A bipartisan group of House of
Representatives members is trying to pass a medical malpractice reform bill.
Medical liability reform disappeared along with the Patients’ Bill of Rights,
in which it was included, when the House and Senate failed to agree on a
compromise version of the bill at the end of 1999.
Managed care reform lost its
impetus, and the decision by the St. Paul Companies (the number 2 medical
malpractice insurer) to abandon that market, stirred the physician community.
Hundreds of Texas physicians staged a 1-day strike in March 2002 to protest
In the last week of April, the The HEALTH (Help Efficient,
Accessible, Low Cost, Timely Health Care) Act was introduced. The bipartisan
bill (1) limits the number of years a plaintiff has to file a health-care
liability action to ensure that claims are brought while evidence and witnesses
are available; (2) allocates damages in proportion to a party’s degree of
fault; (3) allows patients to recover economic damages such as future medical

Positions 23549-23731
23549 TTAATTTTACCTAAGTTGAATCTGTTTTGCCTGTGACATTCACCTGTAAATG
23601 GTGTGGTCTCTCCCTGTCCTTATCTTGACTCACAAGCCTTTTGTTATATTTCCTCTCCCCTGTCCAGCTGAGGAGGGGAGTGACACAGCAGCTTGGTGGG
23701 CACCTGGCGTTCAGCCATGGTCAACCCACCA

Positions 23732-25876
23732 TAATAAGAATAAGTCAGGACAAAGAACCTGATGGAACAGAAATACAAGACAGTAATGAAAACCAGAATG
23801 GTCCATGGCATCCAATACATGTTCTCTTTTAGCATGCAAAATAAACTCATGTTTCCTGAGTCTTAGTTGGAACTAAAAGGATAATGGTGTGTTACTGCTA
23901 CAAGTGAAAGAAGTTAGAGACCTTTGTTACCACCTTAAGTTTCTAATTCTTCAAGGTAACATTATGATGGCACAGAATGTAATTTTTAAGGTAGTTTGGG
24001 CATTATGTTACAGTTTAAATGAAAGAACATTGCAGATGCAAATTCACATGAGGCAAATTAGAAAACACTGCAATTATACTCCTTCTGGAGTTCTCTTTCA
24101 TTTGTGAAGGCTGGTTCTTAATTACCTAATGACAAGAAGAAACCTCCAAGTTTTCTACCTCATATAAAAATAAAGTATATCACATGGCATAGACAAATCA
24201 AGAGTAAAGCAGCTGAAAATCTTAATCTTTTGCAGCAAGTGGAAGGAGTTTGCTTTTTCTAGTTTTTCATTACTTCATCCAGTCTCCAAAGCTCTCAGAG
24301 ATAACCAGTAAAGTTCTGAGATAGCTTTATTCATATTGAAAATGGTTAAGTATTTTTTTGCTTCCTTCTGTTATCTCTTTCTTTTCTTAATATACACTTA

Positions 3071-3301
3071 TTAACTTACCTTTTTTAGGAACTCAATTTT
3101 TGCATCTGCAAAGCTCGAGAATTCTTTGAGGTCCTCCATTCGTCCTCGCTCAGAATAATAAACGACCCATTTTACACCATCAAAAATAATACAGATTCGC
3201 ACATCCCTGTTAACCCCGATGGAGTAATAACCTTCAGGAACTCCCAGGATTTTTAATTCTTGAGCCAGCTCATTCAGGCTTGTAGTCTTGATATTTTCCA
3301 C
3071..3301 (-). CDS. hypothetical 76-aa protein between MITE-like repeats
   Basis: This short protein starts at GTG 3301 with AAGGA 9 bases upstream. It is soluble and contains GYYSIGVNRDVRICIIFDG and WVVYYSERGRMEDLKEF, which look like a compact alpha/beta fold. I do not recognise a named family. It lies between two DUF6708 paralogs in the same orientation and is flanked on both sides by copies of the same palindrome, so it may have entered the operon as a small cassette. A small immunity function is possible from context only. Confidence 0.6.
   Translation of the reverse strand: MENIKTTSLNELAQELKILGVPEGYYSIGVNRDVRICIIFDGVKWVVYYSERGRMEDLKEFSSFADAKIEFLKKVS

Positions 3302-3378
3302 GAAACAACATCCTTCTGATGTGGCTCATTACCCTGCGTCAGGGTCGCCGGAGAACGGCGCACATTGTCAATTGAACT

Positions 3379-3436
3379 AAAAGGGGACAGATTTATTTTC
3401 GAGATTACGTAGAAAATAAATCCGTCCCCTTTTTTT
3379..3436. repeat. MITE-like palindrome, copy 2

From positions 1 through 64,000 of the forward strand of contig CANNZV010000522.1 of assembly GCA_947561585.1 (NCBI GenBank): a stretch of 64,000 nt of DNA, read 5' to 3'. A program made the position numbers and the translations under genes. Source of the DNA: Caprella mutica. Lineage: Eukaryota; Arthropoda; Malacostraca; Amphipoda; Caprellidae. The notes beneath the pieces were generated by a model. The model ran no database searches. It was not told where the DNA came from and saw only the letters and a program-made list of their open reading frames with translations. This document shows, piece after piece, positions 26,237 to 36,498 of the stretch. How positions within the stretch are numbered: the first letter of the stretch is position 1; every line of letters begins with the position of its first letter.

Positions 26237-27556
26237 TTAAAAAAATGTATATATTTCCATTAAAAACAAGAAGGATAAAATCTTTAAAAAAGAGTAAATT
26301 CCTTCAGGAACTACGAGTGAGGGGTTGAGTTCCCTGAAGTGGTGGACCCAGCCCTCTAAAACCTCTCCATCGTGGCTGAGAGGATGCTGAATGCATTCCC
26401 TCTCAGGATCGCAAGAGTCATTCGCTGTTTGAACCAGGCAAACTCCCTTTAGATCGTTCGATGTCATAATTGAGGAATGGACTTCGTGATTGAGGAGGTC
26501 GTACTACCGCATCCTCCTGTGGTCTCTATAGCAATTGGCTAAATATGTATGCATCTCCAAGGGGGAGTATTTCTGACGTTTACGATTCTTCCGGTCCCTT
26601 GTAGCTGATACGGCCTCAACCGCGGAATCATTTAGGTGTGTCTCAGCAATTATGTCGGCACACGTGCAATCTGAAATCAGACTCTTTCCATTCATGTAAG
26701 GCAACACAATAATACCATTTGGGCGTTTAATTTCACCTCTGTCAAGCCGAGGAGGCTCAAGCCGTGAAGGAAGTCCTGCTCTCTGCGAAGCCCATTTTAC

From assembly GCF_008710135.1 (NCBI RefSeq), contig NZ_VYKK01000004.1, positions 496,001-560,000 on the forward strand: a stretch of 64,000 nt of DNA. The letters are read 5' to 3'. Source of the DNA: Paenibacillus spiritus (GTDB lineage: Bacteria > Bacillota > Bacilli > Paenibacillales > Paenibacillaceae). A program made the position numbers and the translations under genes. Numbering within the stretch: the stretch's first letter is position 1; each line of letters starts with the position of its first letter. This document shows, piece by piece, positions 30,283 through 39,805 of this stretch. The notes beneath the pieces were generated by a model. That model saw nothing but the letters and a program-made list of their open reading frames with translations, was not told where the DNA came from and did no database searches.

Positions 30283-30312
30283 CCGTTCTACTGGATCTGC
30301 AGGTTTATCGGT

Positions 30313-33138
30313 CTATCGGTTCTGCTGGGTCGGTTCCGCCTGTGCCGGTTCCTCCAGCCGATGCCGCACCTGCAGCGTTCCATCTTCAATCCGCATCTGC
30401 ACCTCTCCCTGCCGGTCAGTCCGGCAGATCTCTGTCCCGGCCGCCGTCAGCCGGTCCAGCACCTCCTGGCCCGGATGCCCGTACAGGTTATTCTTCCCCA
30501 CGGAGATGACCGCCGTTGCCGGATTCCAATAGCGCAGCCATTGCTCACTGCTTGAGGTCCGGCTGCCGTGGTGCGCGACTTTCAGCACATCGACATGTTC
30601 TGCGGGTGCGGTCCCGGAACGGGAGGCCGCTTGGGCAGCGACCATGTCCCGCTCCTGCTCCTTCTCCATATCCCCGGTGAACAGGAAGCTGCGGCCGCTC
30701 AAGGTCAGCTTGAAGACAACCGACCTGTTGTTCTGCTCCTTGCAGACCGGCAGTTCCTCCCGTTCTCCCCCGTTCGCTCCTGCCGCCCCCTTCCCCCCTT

expenses and loss of future earnings while establishing a cap of $250,000 on
noneconomic damages such as pain and suffering; (4) limits punitive damages to
the greater of two times the amount of economic damages awarded or $250,000.
Rep. Christopher Cox (R-Calif), a sponsor of the legislation,
says it is patterned after a current California lawthe Medical Injury
Compensation Reform Act. Donald J. Palmisano, MD, JD, secretary-treasurer of the
American Medical Association, which supports the bill, says, "Because of
the sky-high cost of liability insurance, physicians throughout the country are
limiting their practices, some have stopped delivering babies, and some are even
leaving the practice of medicine completely. Unless the hemorrhaging costs of
the current medical liability system are addressed, patients will continue to
face erosion in access to care."